A family barely copes when their young son is in a coma after being attacked by a group of young boys at a local tavern. The tavern owner loses his cool weeks afterwards when a patron runs over his daughter one night, injuring her badly. Both driver and pedestrian were drunk. These are some of the scenes from the current Soul City drama series on SABC 1 on Monday evenings at 8.30. It is part of Phuza Wize, a media campaign by the Soul City Institute for Health and Development Communication. This encourages South Africans to drink and live safely.
‘We are not trying to say that people shouldn’t drink. What we are trying to say is that there is a link between drinking and being safe and having less violence in our society. The stats that we have had access to indicate that we have seven times the global average around inter-personal violence. Inter-personal violence is the second leading cause of death amongst men, particularly between (ages) 20 ‘ 34 in the country and that for both fatal and non-fatal injuries, when people have been tested, they test positive for alcohol. So, we’re making the link between alcohol and the rate of inter-personal violence experienced in the country’, says Aadielah Maker, Soul City’s Senior Executive for Social Mobilisation and the manager of the Phuza Wize campaign.
South Africans are not necessarily the worst drinkers in the world, but our drinking patterns are certainly harmful. Thus, we are encouraged to be wise and safe drinkers.
‘It’s very clear that, in order to not cause harm, women are allowed to drink 14 drinks a week and men 28 drinks a week. But you can’t drink them all in one shot. You’re not supposed to drink in a binge way. The binge is having more than four drinks in one sitting. During the week you’re supposed to have alcohol-free days’¦ not every day should be a drinking day; and you should drink slowly and with food; and alternate your drinks. People say: ‘But how do you do it’¦ We’re sitting and we’re talking and I want to have something in my hand?’ Alternate it with water or with cool drink. That’s why we say to tavern owners, ‘make that available’. And if you do that you can still have a pleasant buzz and you cannot get totally pissed and you can be safe’, advises Dr Sue Goldstein, Soul City’s Chief Executive Officer.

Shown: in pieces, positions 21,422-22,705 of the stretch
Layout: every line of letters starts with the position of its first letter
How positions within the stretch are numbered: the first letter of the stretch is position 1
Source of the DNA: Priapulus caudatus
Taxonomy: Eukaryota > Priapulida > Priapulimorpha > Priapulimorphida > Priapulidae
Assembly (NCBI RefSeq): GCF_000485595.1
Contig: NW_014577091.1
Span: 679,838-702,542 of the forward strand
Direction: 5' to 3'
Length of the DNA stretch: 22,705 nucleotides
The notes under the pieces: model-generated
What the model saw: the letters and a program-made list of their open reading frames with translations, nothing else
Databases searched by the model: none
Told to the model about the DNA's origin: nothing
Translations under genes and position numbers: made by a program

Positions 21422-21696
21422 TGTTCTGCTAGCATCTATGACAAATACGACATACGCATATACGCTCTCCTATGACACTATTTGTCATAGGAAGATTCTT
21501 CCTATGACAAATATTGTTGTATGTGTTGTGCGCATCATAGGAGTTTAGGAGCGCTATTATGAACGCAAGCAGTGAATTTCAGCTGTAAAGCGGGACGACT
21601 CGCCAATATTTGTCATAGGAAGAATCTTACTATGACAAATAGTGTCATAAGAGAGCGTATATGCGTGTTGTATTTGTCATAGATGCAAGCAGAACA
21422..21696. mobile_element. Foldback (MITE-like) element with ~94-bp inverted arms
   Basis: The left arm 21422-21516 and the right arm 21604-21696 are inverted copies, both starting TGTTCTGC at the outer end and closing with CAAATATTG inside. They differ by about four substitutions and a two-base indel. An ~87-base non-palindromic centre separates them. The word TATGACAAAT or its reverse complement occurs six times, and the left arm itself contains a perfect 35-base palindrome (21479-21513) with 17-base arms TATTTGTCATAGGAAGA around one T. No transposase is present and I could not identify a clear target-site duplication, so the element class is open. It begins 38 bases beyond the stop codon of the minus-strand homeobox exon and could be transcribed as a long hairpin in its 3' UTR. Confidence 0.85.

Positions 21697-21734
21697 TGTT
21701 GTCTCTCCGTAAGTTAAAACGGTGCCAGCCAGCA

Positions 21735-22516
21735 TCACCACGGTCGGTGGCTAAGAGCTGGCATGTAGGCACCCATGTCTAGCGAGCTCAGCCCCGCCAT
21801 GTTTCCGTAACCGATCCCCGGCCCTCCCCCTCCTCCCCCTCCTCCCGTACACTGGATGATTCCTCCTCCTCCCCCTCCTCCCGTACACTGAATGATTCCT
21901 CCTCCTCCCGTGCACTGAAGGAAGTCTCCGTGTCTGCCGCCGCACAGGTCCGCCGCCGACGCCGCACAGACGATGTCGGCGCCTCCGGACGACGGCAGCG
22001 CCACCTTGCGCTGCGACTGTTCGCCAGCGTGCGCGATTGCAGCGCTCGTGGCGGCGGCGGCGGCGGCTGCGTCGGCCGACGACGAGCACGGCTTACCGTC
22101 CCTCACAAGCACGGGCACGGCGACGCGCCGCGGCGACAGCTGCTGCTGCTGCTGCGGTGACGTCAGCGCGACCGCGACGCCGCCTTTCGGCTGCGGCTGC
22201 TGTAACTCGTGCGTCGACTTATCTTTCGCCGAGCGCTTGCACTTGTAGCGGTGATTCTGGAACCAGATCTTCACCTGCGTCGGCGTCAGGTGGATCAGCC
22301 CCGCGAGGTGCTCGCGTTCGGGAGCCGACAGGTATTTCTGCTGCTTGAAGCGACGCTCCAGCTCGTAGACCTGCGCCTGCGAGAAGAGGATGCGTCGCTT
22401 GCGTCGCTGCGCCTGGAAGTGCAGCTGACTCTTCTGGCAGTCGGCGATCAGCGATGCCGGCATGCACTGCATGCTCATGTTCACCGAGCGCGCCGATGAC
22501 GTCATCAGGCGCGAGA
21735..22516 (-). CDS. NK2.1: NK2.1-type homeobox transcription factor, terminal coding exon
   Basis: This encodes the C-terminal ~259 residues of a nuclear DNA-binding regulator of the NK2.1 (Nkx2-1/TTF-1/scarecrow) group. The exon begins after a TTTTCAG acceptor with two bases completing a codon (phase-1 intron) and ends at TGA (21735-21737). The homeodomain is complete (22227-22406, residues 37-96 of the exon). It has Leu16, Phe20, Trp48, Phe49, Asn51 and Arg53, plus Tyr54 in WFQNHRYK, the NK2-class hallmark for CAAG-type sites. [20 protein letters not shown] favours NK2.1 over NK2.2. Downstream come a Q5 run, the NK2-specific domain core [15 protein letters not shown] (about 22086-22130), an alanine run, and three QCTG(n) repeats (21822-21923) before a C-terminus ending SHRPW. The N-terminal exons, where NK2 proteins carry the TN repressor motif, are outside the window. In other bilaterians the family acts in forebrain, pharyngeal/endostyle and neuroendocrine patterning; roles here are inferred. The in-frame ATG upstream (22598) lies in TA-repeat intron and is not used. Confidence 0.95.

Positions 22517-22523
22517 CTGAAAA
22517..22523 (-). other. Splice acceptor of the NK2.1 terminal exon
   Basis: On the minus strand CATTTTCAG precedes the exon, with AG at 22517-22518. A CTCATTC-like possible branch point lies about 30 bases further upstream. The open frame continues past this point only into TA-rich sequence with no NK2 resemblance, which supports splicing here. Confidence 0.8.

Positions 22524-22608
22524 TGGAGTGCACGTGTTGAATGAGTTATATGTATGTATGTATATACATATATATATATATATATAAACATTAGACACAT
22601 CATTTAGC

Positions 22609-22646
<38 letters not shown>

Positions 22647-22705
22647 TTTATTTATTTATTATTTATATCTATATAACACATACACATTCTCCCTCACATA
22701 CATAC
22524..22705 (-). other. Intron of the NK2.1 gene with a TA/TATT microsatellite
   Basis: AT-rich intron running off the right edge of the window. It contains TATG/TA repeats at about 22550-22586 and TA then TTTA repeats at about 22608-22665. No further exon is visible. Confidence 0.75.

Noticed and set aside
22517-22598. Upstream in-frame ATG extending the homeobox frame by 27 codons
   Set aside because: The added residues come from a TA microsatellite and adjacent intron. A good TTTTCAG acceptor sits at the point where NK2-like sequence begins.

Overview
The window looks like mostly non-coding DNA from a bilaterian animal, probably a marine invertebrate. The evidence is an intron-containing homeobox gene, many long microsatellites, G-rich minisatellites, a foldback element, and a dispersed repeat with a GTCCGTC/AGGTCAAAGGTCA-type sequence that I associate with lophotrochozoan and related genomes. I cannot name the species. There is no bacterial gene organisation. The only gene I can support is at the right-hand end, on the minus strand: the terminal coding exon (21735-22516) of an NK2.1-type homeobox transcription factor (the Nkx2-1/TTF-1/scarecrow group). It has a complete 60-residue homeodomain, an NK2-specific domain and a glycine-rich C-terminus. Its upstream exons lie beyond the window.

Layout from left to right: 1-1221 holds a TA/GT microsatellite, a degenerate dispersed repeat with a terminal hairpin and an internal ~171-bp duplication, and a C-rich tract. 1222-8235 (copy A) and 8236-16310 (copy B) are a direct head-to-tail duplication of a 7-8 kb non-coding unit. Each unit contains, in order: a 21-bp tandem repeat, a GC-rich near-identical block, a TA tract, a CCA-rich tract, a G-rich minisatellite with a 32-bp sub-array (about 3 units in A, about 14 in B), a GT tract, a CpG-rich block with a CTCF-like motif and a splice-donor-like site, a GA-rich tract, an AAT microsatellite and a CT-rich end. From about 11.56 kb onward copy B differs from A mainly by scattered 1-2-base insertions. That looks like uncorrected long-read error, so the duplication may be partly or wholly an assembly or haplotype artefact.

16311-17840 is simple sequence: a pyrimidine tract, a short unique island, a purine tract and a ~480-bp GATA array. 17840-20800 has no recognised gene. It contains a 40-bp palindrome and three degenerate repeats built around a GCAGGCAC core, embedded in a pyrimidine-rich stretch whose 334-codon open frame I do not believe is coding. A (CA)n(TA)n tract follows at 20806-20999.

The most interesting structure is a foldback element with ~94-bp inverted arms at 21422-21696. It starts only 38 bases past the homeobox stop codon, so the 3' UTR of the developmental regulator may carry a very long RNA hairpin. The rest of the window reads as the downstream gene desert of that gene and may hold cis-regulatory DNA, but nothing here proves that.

Ignoring these tips usually has devastating consequences. According to Maker, the level of alcohol abuse in the country has increased due to how alcohol has been promoted.
‘Just like with sex and cigarettes before, alcohol is promoted as the way to socialise. It’s the way to be cool. If you look at now’¦ the lead up to the World Cup’¦ the amount of alcohol advertising that has crept into television and just everywhere around us is about creating the idea that alcohol is part of our lives. When you go to first birthday parties, all the men are getting stupidly drunk and nobody says there’s a problem. You have a one-year old trying to have a party with all the children around and everybody has lived with it for so long’, she says.
It’s important to change what has now become the norm.
In addition to the mass media campaign, Soul City has taken Phuza Wize to shebeen and tavern owners to help them redefine their purpose.
‘Historically, shebeens and taverns served as social and recreational avenue within communities because there was nothing else. How do we get communities to understand that that is what it should be? It’s not a drinking hole. It’s not a place where we just go and we’re going to drink, but it’s about the service. But when we talk about shebeens, we have the dark, dingy hooky in mind. But it’s about saying let it be a space where people socialise. If I want a juice or tea, I should be able to go to my local shebeen. If I want to take my mother out for coffee, I should be able to go down to the local shebeen and feel that I can sit down there with my mother or with my children for a milk-shake because it is a social recreational space for everybody. It’s not just a place where you get alcohol’, Maker says.
The exercise involves establishments in 18 communities across the country. Each has to follow a strict 10-point action plan to receive Phuza Wize accreditation, which requires the following:.
‘I do not serve to minors. I do not serve to visibly pregnant women. We do not serve to drunk people. Our opening hours are X ‘ Y, and so on’, explains Dr Goldstein.
‘We will visibly put up a sign in places that comply. We’re hoping that communities will (a) know where it’s safe to go and drink, but (b) that they will monitor. So, if they go to a place that’s got a Phuza Wize sign that says, ‘we do this’, and they see children sitting in there, we will have an sms number where they can report it. It’s also about enabling people to say: ‘OK, that is the kind of place that I think I can go to’. And we believe that that’s good for business. That’s going to improve their income rather than decrease it’, she adds.
The Phuza Wize Campaign recognises that the use of alcohol cannot be eradicated from society. However, it’s important to use it and to trade in alcohol responsibly.